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Title: An Overview of Rice Cultivation in Spain and the Management of Herbicide-Resistant Weeds
Authors: Gómez de Barreda, Diego
Pardo Sanclemente, Gabriel
Osca, José María
Catala Forner, Mar
Consola, Silvia
Garnica, Irache
López Martínez, Nuria
Palmerín, José Antonio
Osuna, María Dolores
Issue Date: 2021
Citation: Agronomy, vol. 11, num. 6, (2021)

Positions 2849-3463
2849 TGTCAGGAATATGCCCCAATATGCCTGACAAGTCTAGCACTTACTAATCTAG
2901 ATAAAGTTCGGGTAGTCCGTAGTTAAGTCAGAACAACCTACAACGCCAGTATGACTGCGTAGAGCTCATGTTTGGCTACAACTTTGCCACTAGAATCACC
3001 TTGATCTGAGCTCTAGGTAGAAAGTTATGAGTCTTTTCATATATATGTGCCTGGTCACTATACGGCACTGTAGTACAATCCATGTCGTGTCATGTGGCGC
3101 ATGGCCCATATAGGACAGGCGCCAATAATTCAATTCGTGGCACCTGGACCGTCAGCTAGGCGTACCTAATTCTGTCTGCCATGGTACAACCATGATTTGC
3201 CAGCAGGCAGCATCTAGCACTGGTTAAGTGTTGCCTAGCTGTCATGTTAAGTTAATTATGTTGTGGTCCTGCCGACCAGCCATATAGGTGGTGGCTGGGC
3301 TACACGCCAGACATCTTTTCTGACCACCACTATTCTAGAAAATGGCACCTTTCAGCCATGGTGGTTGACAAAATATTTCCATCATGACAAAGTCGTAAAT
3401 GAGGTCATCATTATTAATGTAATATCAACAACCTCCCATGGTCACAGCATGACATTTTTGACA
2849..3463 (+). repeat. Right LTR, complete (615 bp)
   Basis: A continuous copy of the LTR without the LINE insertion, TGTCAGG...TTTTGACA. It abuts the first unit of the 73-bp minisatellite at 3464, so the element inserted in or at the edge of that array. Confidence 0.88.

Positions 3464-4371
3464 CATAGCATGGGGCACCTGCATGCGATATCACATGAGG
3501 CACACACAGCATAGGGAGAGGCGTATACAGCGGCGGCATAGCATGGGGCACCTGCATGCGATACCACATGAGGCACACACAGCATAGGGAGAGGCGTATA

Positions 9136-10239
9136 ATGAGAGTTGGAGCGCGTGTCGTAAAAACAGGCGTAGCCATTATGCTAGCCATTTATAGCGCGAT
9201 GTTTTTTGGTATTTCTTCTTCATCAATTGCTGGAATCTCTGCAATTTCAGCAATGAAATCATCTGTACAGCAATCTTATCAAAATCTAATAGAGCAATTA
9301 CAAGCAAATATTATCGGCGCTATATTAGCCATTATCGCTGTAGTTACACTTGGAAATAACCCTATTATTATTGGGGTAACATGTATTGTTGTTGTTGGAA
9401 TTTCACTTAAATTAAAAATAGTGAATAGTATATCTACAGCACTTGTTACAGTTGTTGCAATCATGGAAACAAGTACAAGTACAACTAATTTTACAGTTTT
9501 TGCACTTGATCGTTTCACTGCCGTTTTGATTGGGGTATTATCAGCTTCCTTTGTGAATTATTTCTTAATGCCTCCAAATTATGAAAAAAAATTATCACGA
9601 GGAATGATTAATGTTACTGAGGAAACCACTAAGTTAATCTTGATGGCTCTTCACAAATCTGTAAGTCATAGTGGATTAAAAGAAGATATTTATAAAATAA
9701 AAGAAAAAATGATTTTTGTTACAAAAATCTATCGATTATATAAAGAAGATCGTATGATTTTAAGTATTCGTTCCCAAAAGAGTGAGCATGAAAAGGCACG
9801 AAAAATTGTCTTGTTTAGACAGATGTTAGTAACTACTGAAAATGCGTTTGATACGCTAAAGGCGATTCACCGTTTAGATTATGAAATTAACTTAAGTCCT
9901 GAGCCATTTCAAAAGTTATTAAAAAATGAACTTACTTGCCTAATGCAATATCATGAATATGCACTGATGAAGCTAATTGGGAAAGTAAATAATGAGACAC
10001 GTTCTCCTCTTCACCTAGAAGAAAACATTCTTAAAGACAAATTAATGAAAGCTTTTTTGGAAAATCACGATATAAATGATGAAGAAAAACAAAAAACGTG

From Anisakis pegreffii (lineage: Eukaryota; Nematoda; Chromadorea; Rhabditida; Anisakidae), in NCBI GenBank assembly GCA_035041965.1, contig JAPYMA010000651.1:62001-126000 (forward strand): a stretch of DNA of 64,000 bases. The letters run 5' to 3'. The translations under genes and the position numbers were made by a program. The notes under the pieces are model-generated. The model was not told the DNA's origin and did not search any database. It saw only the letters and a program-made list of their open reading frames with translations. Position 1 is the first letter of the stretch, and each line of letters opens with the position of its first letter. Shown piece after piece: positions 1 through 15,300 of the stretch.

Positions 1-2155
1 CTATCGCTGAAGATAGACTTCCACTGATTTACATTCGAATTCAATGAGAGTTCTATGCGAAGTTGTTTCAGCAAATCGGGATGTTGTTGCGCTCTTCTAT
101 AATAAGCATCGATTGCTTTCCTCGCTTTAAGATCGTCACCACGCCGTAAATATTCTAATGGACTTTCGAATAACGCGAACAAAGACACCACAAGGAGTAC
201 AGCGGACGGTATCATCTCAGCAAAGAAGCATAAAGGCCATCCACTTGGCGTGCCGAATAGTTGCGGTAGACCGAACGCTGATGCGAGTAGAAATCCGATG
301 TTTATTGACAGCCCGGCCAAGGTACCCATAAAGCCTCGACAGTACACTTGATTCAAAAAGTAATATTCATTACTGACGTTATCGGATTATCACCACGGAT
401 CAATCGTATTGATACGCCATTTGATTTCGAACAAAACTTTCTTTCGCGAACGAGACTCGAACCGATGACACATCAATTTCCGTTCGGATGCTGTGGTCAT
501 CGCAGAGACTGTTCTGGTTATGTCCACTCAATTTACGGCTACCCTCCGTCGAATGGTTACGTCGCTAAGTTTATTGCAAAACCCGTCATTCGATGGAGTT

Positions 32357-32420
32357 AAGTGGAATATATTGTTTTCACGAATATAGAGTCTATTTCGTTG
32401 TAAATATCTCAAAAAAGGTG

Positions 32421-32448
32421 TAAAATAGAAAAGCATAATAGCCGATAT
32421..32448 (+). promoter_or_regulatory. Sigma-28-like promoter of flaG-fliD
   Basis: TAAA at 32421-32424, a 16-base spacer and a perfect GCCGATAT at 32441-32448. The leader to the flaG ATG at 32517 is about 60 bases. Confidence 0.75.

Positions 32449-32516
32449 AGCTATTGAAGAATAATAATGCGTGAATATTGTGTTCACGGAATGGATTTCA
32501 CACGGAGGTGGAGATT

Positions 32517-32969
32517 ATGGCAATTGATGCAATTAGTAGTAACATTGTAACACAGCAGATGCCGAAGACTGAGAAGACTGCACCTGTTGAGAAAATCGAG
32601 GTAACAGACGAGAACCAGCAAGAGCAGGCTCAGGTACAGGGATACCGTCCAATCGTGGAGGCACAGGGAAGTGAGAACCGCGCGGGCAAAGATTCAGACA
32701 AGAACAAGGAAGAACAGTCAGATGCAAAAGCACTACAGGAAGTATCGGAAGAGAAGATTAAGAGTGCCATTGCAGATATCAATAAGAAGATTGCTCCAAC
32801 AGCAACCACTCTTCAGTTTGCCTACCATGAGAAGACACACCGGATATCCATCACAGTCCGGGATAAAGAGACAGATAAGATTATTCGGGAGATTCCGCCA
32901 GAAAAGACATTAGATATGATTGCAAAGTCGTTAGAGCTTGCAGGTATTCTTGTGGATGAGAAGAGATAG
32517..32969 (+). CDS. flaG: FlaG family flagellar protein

Abstract: Spain is the second highest rice-producing country in the European Union, with approximately 105,000 ha used to grow this crop. The major rice-producing regions in Spain are Andalusia, Extremadura, Catalonia, and Valencia, followed by Aragon and Navarre. The main soil texture throughout Spanish rice areas is silty clay loam, with alkaline soils (pH > 7.5)—except in the Extremadura area (pH = 5.5–6)—and a low organic matter content. Water quality in terms of salinity is acceptable, although in some coastal rice areas salinity issues occasionally appear to be a determining factor for high yield achievement. According to a survey carried out on farmers and technicians, the most problematic weeds found in rice crops today in Spain are Echinochloa spp., Leptochloa spp., and Cyperus difformis. Most of the currently authorized herbicides can be classified according to two modes of action: ALS-inhibiting and ACCase-inhibiting. Repeated field applications of herbicides with the same mode of action have resulted in the selection of herbicide-resistant weeds. At present, resistance has been confirmed in different regions of Spain to ALS inhibitors in Echinochloa spp., Leptochloa spp., and Cyperus difformis, and to ACCase inhibitors in Echinochloa spp. and Leptochloa spp. The mechanism of resistance in these species is a mutation in the target site of these herbicides. Several mutations have been found in the ALS gene, both in Echinochloa spp. and Cyperus difformis, distributed in the different rice-growing regions considered in this work. ACCase gene mutations have been mainly found in Leptochloa spp. individuals from Extremadura and Valencia. These different mutations have resulted in different patterns of cross-resistance to ALS- and ACCase-inhibiting herbicides. It is likely that the repeated use of these two modes of action in rice will result in the evolution of more resistant weed populations. The possible availability of new herbicides with alternative modes of action in a short space of time seems very limited, suggesting the need for a more appropriate use of the available alternative strategies (crop rotation, dry sowing, manual weeding, etc.). This work presents a review of the main characteristics of rice cultivation in Spain, emphasizing the current problems in this crop and the management of herbicide-resistant weeds.
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